Biometric Security Now Required by 2018
Author: huifan Time: 2017-08-16
FINGERPRINT, FACIAL RECOGNITION, IRIS, AND OTHER SCANS ARE BECOMING MANDATORY FOR CERTAIN CRITICAL INFRASTRUCTURE
Have you scanned your fingerprint to unlock your smartphone? Then you’ve already used “biometric authentication.” The news today is that biometric authentication is now going to be mandatory at certain critical infrastructure facilities, which is a somewhat significant milestone in the security industry.
How do you know that person next to you is who they say they are? Companies and other entities typically perform background checks and issue ID cards, but cards can be lost or stolen – so there is often no guarantee that the card holder is the rightful card holder. Biometric authentication effectively solves this problem.
While it was once exclusive to maximum security facilities such as the Pentagon, biometrics technology has gradually become more mainstream as prices have fallen. There are various methods for gathering biometrics, such as scanning a person’s fingerprints, eye, face, voice, or even their vascular systems. Biometrics are simply a way to measure the fine details of your body to confirm that you are who you say you are.
Choose Your Own Approach: As long as the proper steps are taken to integrate with government biometric systems, the affected facilities will be able to choose their own well-vetted biometric security system. We’ve designed dozens of biometric access control systems, and have seen the government’s biometric program evolve over the last decade. Regulators are wise to allow facilities to utilize their own biometric systems because technology changes quickly, and we want industry to be able to choose the most cost-effective security solutions.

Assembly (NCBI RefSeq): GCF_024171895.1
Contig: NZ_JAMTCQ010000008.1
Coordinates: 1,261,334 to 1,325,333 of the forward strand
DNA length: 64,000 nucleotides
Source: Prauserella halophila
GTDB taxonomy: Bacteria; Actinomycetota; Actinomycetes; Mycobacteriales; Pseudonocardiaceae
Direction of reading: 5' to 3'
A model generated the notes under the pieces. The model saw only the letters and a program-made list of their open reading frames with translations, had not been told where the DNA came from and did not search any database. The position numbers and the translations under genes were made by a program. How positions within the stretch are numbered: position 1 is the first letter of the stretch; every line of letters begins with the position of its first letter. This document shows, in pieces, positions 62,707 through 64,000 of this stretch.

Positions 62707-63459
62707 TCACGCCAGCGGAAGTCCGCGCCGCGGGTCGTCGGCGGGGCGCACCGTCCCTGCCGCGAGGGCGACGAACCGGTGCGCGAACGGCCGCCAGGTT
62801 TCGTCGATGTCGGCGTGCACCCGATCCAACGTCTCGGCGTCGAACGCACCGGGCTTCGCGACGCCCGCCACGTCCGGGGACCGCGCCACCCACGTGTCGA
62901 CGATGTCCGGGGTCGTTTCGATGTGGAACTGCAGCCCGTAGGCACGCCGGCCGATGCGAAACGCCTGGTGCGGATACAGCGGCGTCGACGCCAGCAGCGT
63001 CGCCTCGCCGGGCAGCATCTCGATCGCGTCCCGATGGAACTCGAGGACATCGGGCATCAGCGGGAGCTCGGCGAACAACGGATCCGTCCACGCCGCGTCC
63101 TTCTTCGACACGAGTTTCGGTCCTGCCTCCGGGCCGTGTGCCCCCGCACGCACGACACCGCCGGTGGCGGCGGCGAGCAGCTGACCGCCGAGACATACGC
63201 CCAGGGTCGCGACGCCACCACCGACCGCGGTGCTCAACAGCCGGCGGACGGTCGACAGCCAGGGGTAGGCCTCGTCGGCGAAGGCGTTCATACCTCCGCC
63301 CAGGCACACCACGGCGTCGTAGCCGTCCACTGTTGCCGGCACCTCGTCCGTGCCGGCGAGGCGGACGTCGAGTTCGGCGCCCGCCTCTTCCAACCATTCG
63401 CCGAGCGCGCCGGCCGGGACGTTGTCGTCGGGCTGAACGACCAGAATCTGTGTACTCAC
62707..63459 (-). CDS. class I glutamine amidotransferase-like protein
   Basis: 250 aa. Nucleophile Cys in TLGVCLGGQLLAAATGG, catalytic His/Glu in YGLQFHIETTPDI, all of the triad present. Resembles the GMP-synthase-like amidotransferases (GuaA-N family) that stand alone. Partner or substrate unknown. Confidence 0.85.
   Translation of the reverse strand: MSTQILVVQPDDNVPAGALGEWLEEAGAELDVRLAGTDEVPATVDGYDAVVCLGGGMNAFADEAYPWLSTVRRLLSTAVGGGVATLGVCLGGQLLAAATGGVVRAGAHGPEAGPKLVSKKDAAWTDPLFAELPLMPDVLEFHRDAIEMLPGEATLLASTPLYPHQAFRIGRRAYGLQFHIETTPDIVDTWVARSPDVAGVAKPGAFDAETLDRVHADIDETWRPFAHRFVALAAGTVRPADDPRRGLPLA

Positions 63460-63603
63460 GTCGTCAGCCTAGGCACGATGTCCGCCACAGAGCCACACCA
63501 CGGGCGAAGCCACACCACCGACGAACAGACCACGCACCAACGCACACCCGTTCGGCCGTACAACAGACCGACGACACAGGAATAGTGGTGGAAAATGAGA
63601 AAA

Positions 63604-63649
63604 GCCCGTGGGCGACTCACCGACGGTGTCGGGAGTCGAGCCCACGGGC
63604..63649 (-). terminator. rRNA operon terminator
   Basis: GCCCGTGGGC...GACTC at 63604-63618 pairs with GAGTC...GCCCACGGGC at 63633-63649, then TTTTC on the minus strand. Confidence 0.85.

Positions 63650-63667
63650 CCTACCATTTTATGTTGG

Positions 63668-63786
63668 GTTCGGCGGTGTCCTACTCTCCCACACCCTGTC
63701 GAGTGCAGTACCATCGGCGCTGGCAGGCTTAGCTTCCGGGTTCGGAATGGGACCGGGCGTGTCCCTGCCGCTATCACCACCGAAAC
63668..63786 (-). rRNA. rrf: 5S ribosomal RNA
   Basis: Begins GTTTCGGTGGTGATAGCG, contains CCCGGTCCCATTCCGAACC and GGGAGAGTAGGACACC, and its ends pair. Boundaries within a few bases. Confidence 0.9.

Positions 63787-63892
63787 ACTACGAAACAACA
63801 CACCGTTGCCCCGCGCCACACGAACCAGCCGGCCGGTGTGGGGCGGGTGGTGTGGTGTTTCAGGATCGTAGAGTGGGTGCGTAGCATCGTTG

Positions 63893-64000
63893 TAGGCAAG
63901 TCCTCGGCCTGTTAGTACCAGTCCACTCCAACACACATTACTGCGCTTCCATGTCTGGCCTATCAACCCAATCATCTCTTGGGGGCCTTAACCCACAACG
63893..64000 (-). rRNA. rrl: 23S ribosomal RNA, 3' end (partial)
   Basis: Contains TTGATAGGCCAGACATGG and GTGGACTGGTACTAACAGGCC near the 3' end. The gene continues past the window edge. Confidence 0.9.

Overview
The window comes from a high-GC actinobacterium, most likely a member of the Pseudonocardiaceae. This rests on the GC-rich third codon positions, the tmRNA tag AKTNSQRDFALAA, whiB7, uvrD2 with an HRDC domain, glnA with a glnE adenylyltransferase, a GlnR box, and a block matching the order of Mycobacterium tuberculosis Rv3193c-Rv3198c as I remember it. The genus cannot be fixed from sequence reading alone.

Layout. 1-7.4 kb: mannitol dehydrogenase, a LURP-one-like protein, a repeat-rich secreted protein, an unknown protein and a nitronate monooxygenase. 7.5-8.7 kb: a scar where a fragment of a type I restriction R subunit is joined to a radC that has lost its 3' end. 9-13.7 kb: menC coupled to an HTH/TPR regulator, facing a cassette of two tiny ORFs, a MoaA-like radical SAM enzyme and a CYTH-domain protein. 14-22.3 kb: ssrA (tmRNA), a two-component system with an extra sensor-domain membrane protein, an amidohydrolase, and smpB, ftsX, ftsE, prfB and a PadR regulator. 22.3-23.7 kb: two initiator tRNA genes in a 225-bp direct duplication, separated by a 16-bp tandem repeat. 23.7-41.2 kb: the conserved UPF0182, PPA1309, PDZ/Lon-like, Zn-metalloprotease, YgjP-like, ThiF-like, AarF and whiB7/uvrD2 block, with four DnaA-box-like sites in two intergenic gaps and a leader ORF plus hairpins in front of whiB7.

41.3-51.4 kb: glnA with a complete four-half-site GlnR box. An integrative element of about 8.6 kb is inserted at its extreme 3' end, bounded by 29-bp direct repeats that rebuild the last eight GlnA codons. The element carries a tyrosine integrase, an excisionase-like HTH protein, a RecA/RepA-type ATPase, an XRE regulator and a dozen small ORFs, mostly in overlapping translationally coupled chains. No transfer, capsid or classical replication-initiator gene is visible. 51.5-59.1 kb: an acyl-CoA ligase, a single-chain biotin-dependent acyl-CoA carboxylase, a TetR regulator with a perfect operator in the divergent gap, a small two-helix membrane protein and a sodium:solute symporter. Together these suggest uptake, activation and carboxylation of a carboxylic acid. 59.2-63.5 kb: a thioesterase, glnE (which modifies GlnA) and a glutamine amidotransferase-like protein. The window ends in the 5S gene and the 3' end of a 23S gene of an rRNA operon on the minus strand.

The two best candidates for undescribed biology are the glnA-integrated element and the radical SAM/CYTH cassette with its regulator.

Educate Yourself to Reduce Costs: Facilities can find clever ways to achieve regulatory compliance without having to buy an entirely new security system, and without tremendous pains in retraining staff or rewriting processes. Although there is still a knowledge gap for implementing compliant biometric technologies, that knowledge gap has decreased in recent years through industry education on draft regulations and through the natural infusion of biometrics into private industry security systems.
Design Carefully to Reduce Costs: It is important for facilities to design their biometric security systems carefully, because long delays can negatively impact operations. A well designed system can be a useful tool which improves operations, while a poorly designed system can continuously hurt the bottom line – particularly in facilities with heavy traffic. Facilities should work with the USCG to understand these new regulations, and should reach out to their industry peers who have worked on biometric security projects in the past.
Start Right Away: If your facility is affected, you must start planning almost immediately. The majority of these security projects have spent over 50% timecard software of their time being discussed by management at a high level, which allots less than half of door security systems the time to do over 90% of the work. It is difficult to be successful when all parties are rushed, especially if there are shortages of certain security components next year. Risk Fingerprint car key lock Group A facilities have just two years to be operating in compliance with the new regulations and to also update their official security plans. The clock is ticking.